let us know how get on,
        Welcome to forum from UK
        T
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        This gallery has 1 photos.

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          #5
          You could try Quilt as you go too. There are so many videos on different ways to go about it.

          https://www.bing.com/videos/search?q...lt&FORM=HDRSC3
          🌺 Lorie

          Comment


            #6
            You could try quilting in sections. Marti Michell has a really good book on this:
            https://smile.amazon.com/s?k=machine...b_sb_ss_i_3_15
            Vonnie

            Comment


              #7
              I have never rolled a quilt to machine quilt. I prefer the smoosh and push method...doing a quadrant at time. Start in the middle and work your way up and out. You never have more that 1/4 of the entire quilt in the throat at any time like that.
              Blankets wrap you in warmth, quilts wrap you in love

              Marilyn......
              sigpic

              Comment


              • BarbaraB
                BarbaraB commented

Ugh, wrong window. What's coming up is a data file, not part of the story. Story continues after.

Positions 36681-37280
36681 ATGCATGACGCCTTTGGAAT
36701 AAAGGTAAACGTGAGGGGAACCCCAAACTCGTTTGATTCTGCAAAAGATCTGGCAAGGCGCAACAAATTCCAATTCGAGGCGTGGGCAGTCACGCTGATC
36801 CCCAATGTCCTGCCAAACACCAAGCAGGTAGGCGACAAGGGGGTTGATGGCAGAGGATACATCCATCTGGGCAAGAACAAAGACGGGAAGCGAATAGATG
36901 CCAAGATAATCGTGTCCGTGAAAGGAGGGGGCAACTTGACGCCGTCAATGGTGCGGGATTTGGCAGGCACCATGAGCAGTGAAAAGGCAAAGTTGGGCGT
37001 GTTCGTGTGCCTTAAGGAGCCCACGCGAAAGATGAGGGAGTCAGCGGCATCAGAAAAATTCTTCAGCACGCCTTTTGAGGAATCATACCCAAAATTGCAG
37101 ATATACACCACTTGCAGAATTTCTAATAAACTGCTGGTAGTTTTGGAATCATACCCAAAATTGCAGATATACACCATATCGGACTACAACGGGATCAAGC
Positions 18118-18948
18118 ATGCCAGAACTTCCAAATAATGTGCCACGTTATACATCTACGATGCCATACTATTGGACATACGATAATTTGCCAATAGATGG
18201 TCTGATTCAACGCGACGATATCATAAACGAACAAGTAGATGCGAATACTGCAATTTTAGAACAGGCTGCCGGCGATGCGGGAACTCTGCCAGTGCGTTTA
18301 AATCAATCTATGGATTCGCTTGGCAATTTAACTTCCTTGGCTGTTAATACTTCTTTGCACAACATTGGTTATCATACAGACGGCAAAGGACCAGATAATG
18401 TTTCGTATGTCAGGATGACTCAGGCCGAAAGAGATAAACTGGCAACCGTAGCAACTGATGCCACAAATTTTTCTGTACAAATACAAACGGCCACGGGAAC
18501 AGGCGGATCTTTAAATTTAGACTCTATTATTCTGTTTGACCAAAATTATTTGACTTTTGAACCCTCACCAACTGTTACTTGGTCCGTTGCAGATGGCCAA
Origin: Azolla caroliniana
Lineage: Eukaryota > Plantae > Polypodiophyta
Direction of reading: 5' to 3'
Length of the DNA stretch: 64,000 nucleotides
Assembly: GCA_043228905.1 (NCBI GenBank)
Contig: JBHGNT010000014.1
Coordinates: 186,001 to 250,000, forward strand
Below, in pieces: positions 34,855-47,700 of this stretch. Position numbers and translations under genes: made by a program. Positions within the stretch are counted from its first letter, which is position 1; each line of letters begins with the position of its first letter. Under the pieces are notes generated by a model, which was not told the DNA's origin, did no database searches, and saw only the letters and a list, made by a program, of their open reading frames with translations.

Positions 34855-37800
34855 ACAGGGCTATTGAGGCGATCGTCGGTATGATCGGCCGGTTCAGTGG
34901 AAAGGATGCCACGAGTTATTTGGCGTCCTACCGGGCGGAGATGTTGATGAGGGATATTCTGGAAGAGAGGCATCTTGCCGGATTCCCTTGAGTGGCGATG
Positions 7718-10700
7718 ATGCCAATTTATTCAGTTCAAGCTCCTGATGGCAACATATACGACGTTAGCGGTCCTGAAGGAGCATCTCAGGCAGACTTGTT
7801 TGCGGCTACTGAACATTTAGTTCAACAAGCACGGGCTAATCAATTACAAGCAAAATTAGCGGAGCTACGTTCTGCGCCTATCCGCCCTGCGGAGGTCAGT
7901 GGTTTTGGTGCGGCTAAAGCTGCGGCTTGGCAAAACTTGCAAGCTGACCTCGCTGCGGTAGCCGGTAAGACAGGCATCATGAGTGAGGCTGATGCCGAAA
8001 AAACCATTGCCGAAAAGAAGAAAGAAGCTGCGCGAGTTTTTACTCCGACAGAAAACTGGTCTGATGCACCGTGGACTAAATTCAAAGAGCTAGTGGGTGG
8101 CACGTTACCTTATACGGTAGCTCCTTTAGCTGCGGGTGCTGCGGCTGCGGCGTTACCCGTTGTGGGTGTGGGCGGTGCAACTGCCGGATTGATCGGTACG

Editing a comment
                I tripped over this method a while ago just because I had a huge quilt and it was a real pain to wrestle with it. This method is the easiest for me to do. I do make sure my quilt is very well basted.

              #8
              Thank you for the suggestions. I would love to have a quilting frame to free motion quilt but it is not in the budget. Maybe someday. A girl can always dream.

              Comment


                #9
                I am seriously thinking of quilt as i go or in sections too! I'm too old now to wrestle a quilt!!

                Comment


                  #10
                  I've only FMQ a few times, but I never rolled a quilt. I just make sure I have enough table around the sewing machine to hold the quilt and I squish and rotate into the throat area when I needed to. I've started in the middle and worked out and around..the weight of the quilt is always on the other surfaces that I have set up near the machine. Good Luck!
                  😎 Happy Thread tails and trails

                  Sage

                  Comment


                    #11
                    I've never quilted anything larger than a lap quilt with my DSM. I honestly don't know how people accomplish FMQ on larger quilts. There are many tutorials out there on the web, esp. YT. One of the keys is to not allow any of the quilt to drape over the sides. It needs to be supported by your arms, a table, etc. I used to use an ironing board pushed up against the side of my Sew Steady extension table. I now quilt on a Baby Lock Tiara II table LA, which is so much easier.